3/19/2018 | By Calvin Schnure
The FOMC is widely expected to raise their target for short-term interest rates by 25 bps at its meeting on March 20-21, to a range between 1.50 percent and 1.75 percent. Projections by FOMC members (the “dots” chart) as well as markets in interest rate futures expect three and possibly four such rate increases this year.
The REIT market generally overreacts initially to news that affects the timing and possible aggressiveness of Fed tightening, as well as to increases in long-term interest rates, but tends to recover over time. It’s worth noting that the REIT market’s adverse reaction to interest rates is a relatively new phenomenon. Indeed, in the past, REIT share prices often rose when interest rates increased. The reason why is relatively straightforward, that interest rates increases were accompanied by stronger growth in the economy and in real estate markets. The higher earnings that this growth generated were more than enough to offset any drag from higher interest rates.
We are confident that in the year or two ahead the environment will be conducive for continued growth in real estate and REITs, and the operating performance in the period ahead is likely to allay the investors’ fears about rising rates as it has in the past. While every investment has periods of risk, REITs have demonstrated over the past several decades their ability to provide solid returns to long-term investors who are willing to stay the course at times like these.
Nevertheless, it is important to consider why REITs are reacting negatively to news about interest rates. The first reason is an anticipation effect, or what one might call the doctor’s office syndrome. Imagine a child going to get an injection. The longer he sits watching the doctor and waiting for the shot, the bigger the needle looks and the more he fears it. Often the injection itself is quick and relatively painless.
In much the same way, the long debate about the change in Fed policy is unprecedented—we have been watching closely since the “Taper Tantrum” in 2013. In previous episodes of Fed tightening, the policy change would have been announced, implemented and completed in half that time. The long period of policy uncertainty has kept the prospect of higher rates in the front of investors’ minds for nearly five years, and has magnified market fears.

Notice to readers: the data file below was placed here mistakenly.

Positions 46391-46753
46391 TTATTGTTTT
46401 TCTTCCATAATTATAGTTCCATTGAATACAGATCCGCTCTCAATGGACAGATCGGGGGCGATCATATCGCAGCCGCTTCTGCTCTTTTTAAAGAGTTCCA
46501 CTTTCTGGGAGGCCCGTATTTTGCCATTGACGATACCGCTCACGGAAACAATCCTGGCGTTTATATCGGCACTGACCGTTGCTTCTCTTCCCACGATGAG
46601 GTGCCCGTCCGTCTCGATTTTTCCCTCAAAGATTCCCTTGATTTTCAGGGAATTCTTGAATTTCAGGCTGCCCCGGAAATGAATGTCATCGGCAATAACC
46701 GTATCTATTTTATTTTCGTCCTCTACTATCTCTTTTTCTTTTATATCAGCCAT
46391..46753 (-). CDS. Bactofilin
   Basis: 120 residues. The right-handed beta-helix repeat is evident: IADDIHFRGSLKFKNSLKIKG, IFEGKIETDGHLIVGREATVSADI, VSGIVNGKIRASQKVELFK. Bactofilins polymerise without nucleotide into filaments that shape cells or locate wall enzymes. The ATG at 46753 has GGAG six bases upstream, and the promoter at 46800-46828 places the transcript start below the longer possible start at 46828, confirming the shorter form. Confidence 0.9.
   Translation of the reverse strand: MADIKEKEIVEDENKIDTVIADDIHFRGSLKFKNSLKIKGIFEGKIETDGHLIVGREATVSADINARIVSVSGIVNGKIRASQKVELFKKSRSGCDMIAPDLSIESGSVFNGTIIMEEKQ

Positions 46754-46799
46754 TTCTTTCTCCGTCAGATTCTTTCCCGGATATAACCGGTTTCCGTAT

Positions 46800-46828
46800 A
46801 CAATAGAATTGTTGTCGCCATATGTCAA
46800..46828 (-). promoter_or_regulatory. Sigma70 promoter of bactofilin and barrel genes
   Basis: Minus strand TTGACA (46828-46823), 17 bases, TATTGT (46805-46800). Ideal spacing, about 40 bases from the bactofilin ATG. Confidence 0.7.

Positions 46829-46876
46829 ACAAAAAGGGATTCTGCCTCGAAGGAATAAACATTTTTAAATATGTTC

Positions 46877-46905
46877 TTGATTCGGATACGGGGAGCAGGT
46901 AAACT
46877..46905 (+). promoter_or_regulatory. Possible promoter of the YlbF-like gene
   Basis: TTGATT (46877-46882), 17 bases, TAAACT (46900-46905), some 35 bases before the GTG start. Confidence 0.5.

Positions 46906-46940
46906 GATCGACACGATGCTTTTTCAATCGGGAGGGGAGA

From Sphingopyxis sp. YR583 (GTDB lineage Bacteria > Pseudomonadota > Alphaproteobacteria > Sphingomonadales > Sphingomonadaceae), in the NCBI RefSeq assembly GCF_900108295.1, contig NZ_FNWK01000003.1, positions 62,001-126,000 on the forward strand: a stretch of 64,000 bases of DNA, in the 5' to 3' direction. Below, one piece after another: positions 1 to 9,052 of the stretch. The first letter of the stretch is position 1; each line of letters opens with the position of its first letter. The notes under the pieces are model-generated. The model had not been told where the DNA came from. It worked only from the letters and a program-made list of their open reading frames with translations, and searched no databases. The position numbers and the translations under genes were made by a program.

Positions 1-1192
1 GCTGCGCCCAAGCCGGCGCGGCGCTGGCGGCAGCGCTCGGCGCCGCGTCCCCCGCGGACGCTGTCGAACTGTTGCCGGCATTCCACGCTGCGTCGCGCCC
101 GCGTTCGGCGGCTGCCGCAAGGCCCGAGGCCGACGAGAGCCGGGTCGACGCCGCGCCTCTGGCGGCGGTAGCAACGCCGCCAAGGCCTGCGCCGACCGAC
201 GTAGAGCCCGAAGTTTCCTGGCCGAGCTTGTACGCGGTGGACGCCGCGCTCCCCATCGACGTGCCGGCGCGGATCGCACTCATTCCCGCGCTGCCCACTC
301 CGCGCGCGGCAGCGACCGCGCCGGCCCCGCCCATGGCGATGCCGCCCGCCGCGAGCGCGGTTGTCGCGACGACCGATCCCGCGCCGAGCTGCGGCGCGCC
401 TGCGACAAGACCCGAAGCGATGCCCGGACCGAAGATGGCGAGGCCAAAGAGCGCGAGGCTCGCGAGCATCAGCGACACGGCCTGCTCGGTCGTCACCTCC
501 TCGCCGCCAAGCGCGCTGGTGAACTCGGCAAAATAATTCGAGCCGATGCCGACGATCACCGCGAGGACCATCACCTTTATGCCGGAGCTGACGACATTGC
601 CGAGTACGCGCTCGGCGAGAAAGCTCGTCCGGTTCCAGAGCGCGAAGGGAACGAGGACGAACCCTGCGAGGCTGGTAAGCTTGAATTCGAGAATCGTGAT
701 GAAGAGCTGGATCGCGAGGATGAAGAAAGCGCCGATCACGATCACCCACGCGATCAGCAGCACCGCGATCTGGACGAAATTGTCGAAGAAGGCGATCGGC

Uncertainty about the durability of the current real estate cycle is compounding these concerns about higher interest rates. The age of the current expansion, in terms of time since construction began to recover from the trough reached during a downturn, already places it among the longest in U.S. history. Most observers recognize that calendar time tells us little about the lifespan of a cycle, yet many nevertheless consider the current expansion to be in the late stages due to rising construction activity in recent years.
Current levels of construction, however, are not out of line with demand, and vacancy rates have been stable at or near their lows for the cycle (see a recent Market Commentary on conditions in commercial real estate markets in 2017:Q4. Furthermore, analysis of past real estate cycles shows that one clear indicator of being late in a cycle is whether the sector is overbuilt, in terms of construction as a share of GDP rising above historical norms. The current cycle shows no such signs of being overbuilt, however; in fact, construction as a share of GDP was 2.9 percent of GDP in the fourth quarter of 2017 (table above). Not only is this below the average construction share at past cyclical peaks (4.0 percent), it is even below the average share at the trough at the end of the down cycle (3.3 percent).
REITs are well prepared for the interest rate environment. They have favored equity capital over debt to finance their property portfolios, resulting in the lowest leverage ratios in decades. Interest expense, as a share of net operating income (NOI), is just above the record low it reached in mid-2016. And REITs have taken advantage of recent market conditions to lock in low interest for many years in the future, as the average maturity of their debt outstanding has increased to more than six years (see a recent Market Commentary about REITs’ low exposure to interest rates).
Interest rates are quite low by historical standards, and are likely to remain low even after the Fed carries out its rate increases; one might characterize the FOMC’s moves as taking the foot off the accelerator, but not stepping on the brake. There remains considerable uncertainty, however, about the period ahead, including Fed policy and interest rates as well as the strength of the overall economy. The economy, however, will most likely continue to grow and provide support for real estate and REITs, which will bolster their operating performance in the periods ahead. Future increases in funds from operations (FFO) similar to those in recent quarters are likely to allay the investors’ fears outlined above.